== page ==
If you would like to support us and purchase Raspberry Pi expansion boards, you can order them from www.abelectronics.co.uk

The loss of our family dogs

The end of 2023 was difficult with the unexpected loss of two of our family dogs, Tom our 10-year-old greyhound suddenly passed away at home in October 2023 and Poppy our 14-year-old lurcher had to be put to sleep just before Christmas after the vet found a large cancerous tumour which was not treatable.

We had lost our whippet, Dany in late 2022 and have gone from four dogs in the house to now only one with Daisy, our 13-year-old lurcher left now.

We plan to get another rescue dog but want a smaller breed such as another whippet or a small lurcher as I don’t want to risk damaging my back when lifting a larger dog such as a greyhound into the car or the bath.

The Dogs

Personal and family news

Geoff Dorey

This month my family experienced the unexpected loss of my father on the 10th of March. I am still trying to process his death and trying to do all the things that need to be dealt with after someone has passed away.

My dad is the reason I am interested in how things work, and he taught me from an early age how to take things apart and put them back together again. He was a plumber and heating engineer all his working life and would often bring home plumbing and heating equipment for me to play with and take apart to see what made them work.

As a small child in the late 1970s, Dad would bring home old clockwork central heating timers and give me a screwdriver and pliers so I could take them apart on the kitchen table. Looking back, I am surprised that I never lost any fingers as the timers had a huge steel spring inside which would run them for weeks after a single winding.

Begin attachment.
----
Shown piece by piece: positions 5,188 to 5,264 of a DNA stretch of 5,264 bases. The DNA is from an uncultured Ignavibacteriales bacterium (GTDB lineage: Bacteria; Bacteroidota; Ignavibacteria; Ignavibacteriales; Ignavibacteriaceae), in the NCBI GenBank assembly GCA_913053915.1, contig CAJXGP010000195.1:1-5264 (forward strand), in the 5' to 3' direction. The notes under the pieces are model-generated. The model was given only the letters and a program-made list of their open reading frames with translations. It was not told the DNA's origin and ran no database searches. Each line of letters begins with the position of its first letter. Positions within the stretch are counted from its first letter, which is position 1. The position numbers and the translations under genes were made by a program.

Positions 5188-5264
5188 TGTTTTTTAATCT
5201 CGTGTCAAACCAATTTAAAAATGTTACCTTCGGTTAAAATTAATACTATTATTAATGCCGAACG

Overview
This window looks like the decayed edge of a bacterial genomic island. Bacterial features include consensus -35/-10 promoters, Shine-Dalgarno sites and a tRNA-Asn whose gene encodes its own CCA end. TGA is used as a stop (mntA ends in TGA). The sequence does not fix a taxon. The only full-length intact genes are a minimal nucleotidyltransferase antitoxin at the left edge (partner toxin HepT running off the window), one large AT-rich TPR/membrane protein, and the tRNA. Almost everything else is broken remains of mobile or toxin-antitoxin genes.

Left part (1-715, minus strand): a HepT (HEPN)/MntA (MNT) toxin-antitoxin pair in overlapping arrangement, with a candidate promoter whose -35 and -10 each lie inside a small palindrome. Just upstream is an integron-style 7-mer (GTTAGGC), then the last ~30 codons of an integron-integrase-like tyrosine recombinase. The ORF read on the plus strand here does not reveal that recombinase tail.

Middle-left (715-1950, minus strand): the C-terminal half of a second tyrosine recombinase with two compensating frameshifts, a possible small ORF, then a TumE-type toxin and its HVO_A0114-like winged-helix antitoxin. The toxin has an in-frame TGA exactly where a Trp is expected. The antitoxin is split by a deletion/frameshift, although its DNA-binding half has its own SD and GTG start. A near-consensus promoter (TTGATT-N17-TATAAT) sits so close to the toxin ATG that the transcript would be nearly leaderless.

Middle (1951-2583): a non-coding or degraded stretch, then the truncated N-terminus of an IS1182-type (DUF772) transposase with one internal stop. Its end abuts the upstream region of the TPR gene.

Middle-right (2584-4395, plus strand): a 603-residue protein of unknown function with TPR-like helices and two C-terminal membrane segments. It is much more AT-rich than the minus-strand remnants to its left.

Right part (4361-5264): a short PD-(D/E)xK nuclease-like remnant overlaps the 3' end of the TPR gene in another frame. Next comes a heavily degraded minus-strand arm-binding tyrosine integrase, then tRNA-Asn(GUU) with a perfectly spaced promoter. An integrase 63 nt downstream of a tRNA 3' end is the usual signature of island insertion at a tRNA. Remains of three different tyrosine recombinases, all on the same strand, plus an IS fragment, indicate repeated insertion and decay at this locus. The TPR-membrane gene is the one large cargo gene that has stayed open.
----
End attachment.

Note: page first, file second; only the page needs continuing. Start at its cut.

The central heating systems evolved with electronic timers and controllers and Dad would often bring home faulty equipment and we would try to fix them I learnt how to solder and repair electronics using these and on household equipment including a valve radio which he had purchased in the 1960s.

Dad liked to keep things with the view that it might come in handy one day, this is why we have so many boxes and containers full of everything from screws and nails to random plumbing parts which are over 50 years old!

Dad was also very keen on listening to radio stations around the world on shortwave frequencies and as the technology improved, we moved into radio scanners then to CB radio and Ham Radio when I got licensed.

He was never very keen on buying ready-made antennas, so our roof was covered in homemade antennas and long-wire aerials. I would often climb out of the loft skylight with a homemade antenna in one hand and a drill in the other to test the latest build to see what it could receive.